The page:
Can You Be Patient With Your EHR?
Every week or two it seems some new study reinforces the notion that physicians are having an awfully tough time with EHRs. Completing documentation and placing orders takes longer on the computer; the screen distracts clinicians from the patient sitting in front of them; system training takes time away from patient care.
All legitimate complaints. So what is a physician – or a hospital administrator, CIO or CMO, for that matter – to do?
One Forbes commentator urges patience. In a post this week, Ron Smythe acknowledges that, to date, only “a small number of [provider] organizations, namely those that have been in the EHR game for much longer periods of time, have realized improvements in clinical work flow and productivity using these tools.” But he likens EHRs to other “general purpose technologies” – electricity, the computer – that took decades to hit their stride and produce dramatic, wide-ranging changes (and benefits) across industry and society. Smythe suggests we withhold final judgment about EHRs because “we do not [yet] fully grasp what the new context in health care will be, or what exploring this particular frontier will demonstrate.”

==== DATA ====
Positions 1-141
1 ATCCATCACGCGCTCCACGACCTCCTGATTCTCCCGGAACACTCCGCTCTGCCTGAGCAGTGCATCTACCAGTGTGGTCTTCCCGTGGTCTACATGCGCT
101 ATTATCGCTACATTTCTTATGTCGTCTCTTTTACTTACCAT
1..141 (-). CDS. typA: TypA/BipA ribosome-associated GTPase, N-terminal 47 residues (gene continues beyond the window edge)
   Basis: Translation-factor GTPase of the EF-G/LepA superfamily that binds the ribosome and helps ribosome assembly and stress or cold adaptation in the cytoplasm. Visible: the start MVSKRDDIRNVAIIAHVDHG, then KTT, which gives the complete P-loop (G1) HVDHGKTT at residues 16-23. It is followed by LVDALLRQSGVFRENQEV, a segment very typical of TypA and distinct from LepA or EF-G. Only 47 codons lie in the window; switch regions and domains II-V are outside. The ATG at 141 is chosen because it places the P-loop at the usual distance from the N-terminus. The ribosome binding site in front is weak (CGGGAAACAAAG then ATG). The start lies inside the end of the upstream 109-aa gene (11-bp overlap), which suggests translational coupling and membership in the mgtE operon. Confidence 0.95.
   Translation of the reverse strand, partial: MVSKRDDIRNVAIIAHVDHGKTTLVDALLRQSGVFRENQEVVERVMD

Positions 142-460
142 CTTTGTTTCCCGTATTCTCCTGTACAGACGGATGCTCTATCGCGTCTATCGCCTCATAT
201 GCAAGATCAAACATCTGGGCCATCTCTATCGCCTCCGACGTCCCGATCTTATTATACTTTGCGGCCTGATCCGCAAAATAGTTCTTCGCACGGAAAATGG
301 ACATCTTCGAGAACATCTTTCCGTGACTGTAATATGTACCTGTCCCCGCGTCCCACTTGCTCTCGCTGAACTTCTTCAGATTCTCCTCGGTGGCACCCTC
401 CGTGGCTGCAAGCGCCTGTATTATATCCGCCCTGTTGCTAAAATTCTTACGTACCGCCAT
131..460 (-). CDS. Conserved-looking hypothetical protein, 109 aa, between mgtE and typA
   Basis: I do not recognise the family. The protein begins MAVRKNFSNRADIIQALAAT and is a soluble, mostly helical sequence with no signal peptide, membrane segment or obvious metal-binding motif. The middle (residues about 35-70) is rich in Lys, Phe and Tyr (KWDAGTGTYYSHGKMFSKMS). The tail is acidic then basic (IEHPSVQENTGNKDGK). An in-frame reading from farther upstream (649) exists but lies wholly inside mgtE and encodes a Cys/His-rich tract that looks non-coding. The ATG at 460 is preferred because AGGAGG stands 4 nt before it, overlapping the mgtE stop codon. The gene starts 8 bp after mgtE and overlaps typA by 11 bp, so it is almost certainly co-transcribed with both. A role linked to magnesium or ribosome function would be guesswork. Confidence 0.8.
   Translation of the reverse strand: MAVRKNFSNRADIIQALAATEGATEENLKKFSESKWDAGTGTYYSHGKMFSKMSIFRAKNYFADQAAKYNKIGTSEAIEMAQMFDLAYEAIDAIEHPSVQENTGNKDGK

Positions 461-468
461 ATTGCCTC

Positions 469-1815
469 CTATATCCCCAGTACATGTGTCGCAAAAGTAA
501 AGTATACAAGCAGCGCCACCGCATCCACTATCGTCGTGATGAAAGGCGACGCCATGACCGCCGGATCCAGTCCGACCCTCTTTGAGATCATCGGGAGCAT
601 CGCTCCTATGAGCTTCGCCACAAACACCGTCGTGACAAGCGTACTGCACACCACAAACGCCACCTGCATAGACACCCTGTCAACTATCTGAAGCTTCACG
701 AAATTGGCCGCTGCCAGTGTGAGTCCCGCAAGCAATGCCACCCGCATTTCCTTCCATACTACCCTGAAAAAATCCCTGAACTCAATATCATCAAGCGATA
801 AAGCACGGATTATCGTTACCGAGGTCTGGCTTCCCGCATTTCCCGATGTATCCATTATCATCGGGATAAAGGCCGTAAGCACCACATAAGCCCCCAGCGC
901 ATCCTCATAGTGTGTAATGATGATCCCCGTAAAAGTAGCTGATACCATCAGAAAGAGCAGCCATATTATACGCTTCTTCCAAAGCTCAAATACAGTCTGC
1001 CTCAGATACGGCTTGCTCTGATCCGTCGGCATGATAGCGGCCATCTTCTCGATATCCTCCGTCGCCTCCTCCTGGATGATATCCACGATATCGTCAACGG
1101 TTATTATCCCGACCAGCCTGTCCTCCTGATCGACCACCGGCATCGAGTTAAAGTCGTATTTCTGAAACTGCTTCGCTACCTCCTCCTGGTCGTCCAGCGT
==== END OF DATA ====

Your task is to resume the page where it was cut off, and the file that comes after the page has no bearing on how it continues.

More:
While patience is a virtue, so too is self-reliance – which is why we’re seeing a growing number of community hospitals taking it upon themselves to optimize their EHRs to deliver a better physician user experience now. There may indeed be a very gradual transformation in healthcare delivery and patient care brought about by EHR adoption; but when it comes to helping physicians interact more productively and intuitively with medical records systems, there’s no time like the present.